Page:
Wilpons Still Selling The Mets Is Good And Problematic

The good news is even with the Steve Cohen deal falling through the Wilpons are still going to sell the New York Mets. The day that the Wilpons no longer own the Mets is going to be a very good day. The problem is no one can be sure that is ever going to happen.

No, not even with the Mets retaining Allen & Company to handle the sales process.

The Mets had done the same back in 2011. When that occurred, David Einhorn was identified as a potential buyer. While that deal called for Einhorn having escalating ownership of the team, it was different in that it was possible the Wilpons could still maintain their majority stake in the team.

However, when you look at the deal, one thing jumps right out at you – the Wilpons wanted five years of control.

Those five years of control were part of the problem with Cohen’s purchase of the Mets. As noted in the New York Post‘s article yesterday, the Wilpons fully intended to control the team. That meant their spending Cohen’s money while being the final decision makers. What is all the more incredible is the Wilpons actually sought raises during their five year control period.

In the two deals which fell apart, one of the sticking points was the Wilpons insistence they control the team for five years. Reading into it, it appears the Wilpons wanted a true five year window to be able to operate the Mets like a large market team to show everyone they are actually good at what they do, at least on the roster management side.

You could hope that Allen & Company handling the new sale efforts could act as a hindrance to the Wilpons insistence on that, but that is probably just false hope. After all, Allen & Company handled the Einhorn deal, which had the very same provisions. Moreover, Steve Greenberg is on the Mets board.

Due to Greenberg’s position on the Mets board, he very likely had an input on the sale of the Mets to Cohen. Another consideration here is Greenberg’s position on the Mets board makes him an interested party in these negotiations. While no consultant or head hunter is ever truly neutral, the fact the sale of the Mets has a direct and real impact on Greenberg problematic.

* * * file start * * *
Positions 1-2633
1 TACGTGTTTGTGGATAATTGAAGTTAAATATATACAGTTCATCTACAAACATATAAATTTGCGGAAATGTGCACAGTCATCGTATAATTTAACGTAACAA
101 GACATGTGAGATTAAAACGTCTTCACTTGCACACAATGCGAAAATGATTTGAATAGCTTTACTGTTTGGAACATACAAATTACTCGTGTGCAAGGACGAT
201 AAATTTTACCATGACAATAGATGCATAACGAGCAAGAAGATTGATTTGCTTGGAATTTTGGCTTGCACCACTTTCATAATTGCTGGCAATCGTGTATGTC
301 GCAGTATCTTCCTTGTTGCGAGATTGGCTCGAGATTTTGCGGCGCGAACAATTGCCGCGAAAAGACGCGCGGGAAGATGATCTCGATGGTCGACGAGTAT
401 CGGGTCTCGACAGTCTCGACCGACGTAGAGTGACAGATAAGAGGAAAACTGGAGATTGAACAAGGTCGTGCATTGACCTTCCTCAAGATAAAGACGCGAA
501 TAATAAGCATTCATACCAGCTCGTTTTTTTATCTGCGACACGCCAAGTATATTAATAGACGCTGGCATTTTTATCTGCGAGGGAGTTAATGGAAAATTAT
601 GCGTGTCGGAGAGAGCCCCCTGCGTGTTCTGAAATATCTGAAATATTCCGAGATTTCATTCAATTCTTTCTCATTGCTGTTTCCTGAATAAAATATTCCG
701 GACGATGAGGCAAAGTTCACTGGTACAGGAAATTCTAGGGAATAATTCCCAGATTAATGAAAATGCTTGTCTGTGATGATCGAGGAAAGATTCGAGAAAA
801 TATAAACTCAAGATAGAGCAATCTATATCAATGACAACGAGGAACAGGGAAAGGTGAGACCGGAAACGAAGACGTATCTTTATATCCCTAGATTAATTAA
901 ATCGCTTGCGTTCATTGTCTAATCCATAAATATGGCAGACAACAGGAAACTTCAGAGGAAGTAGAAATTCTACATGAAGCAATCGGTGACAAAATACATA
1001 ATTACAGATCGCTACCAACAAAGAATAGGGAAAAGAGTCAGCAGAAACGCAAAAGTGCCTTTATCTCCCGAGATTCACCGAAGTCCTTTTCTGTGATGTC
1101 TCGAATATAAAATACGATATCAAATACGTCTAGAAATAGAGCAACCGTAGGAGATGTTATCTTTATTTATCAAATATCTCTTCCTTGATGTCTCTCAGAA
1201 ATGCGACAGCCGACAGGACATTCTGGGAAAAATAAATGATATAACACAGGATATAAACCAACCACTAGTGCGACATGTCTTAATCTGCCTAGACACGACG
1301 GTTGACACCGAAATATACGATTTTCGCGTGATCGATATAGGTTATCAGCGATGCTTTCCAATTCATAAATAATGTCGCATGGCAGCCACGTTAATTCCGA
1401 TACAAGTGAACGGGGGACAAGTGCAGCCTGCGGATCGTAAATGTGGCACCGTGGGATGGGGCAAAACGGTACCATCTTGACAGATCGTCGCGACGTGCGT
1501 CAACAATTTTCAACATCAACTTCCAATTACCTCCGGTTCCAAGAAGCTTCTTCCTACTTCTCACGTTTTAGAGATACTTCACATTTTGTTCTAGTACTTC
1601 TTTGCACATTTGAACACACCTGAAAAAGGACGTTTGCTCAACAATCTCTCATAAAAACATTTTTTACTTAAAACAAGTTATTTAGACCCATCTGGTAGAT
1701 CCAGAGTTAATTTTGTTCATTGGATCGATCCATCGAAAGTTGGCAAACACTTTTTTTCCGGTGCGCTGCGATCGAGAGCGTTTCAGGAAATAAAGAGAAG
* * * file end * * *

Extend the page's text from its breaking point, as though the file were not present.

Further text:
Until a typical outside consultant, the prospective sale of the Mets has a direct impact on Greenberg. That could be a reason why the Wilpons five year control was a factor present in the Einhorn and Cohen deals. Then again, that could just be the Wilpons’ hubris, and no one is talking them out of it.

Putting all of that aside, there is a larger problem.

According to Forbes, Steve Cohen is worth $13.7 billion making him the 35th wealthiest person in America. It is very doubtful the Mets will attract deeper pockets, and even if they eventually do, it’s even more unlikely they are going to come across someone who is as passionate a Mets fan as Cohen is.

That goes double when you consider the Wilpons and MLB are going out of their way to smear Cohen on the way out. Going back to the New York Post article, they are not only saying he negotiated in bad faith, but they are also claiming he would never have been approved and will likely be shut out from buying other MLB teams.

The way the Wilpons have handled this and other sales is going to be a barrier to just who would be willing to purchase the Mets. That is going to severely limit the list of potential buyers, and that assumes there is anyone who wants to give the Wilpons billions of dollars to let them mismanage for five years.

So yes, the Wilpons selling is a good thing. However, we have seen this game before, and twice it did not end well. Mets fans can only hope third time is a charm.

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